The July 2019 Ridgecrest earthquakes in southeastern California were characterized as surprising by some, because only 35% of the rupture occurred on previously mapped faults. Employing more detailed inspection of pre‐event high‐resolution topography and imagery in combination with field observations, we document evidence of active faulting in the landscape along the entire fault system. Scarps, deflected drainages, and lineaments and contrasts in topography, vegetation, and ground color demonstrate previous slip on a dense network of orthogonal faults, consistent with patterns of ground surface rupture observed in 2019. Not all of these newly mapped fault strands ruptured in 2019. Outcrop‐scale field observations additionally reveal tufa lineaments and sheared Quaternary deposits. Neotectonic features are commonly short (<2  km), discontinuous, and display en echelon patterns along both the M 6.4 and M 7.1 ruptures. These features are generally more prominent and better preserved outside the late Pleistocene lake basins. Fault expression may also be related to deformation style: scarps and topographic lineaments are more prevalent in areas where substantial vertical motion occurred in 2019. Where strike‐slip displacement dominated in 2019, the faults are mainly expressed by less prominent tonal and vegetation features. Both the northeast‐ and northwest‐trending active‐fault systems are subparallel to regional bedrock fabrics that were established as early as 150  Ma, and may be reactivating these older structures. Overall, we estimate that 50%–70% (i.e., an additional 15%–35%) of the 2019 surface ruptures could have been recognized as active faults with detailed inspection of pre‐earthquake data. Similar detailed mapping of potential neotectonic features could help improve seismic hazard analyses in other regions of eastern California and elsewhere that likely have distributed faulting or incompletely mapped faults. In areas where faults cannot be resolved as single throughgoing structures, we recommend a zone of potential faulting should be used as a hazard model input.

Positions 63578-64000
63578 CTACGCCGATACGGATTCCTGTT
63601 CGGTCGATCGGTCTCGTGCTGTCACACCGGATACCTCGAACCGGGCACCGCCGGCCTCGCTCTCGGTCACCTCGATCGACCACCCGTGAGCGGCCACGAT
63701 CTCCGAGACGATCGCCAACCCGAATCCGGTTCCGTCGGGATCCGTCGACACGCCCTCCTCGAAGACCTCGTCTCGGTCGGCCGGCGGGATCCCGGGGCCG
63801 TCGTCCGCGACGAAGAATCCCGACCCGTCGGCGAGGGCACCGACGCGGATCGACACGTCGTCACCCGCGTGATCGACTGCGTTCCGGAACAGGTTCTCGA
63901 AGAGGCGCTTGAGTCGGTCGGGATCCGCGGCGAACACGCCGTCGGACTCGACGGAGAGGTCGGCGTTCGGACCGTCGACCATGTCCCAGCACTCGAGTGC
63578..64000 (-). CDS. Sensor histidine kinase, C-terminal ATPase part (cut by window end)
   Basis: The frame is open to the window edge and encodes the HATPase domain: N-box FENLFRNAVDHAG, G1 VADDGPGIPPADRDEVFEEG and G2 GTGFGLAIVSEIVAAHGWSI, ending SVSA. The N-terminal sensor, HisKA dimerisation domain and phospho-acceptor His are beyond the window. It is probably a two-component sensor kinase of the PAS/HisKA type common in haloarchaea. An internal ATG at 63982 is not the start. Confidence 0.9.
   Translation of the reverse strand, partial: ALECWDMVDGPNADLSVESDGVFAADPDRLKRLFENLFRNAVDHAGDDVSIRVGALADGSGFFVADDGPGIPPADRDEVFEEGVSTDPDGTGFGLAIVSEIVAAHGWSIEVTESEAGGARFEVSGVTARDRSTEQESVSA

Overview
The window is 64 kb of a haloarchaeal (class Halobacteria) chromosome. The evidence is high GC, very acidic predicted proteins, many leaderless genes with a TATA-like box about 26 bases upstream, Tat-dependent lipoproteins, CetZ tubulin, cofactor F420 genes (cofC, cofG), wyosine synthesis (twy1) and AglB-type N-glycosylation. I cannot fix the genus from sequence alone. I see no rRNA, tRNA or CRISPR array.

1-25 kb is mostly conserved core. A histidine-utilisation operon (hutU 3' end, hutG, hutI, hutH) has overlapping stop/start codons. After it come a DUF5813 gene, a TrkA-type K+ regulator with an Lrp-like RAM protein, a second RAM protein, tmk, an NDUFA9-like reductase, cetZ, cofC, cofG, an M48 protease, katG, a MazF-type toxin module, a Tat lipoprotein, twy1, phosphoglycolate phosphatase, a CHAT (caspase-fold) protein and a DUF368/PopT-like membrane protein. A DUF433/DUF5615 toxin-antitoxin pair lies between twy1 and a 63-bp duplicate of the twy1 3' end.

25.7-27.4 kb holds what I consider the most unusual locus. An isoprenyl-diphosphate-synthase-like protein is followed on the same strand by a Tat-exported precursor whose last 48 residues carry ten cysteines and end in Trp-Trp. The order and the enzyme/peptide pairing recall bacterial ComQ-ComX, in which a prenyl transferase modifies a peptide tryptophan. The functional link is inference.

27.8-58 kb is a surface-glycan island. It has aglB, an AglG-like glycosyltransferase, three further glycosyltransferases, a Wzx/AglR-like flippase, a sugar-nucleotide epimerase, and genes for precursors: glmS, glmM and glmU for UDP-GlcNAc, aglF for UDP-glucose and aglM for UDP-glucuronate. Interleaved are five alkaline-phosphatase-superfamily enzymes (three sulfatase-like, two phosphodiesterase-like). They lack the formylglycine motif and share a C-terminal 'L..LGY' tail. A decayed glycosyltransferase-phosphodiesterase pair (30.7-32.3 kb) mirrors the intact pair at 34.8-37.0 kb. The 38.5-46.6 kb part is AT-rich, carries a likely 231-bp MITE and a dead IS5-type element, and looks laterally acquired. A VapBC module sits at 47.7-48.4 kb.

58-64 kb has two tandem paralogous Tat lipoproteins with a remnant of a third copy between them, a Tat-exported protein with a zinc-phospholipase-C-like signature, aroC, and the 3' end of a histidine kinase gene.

You do not have access to this content, please speak to your institutional administrator if you feel you should have access.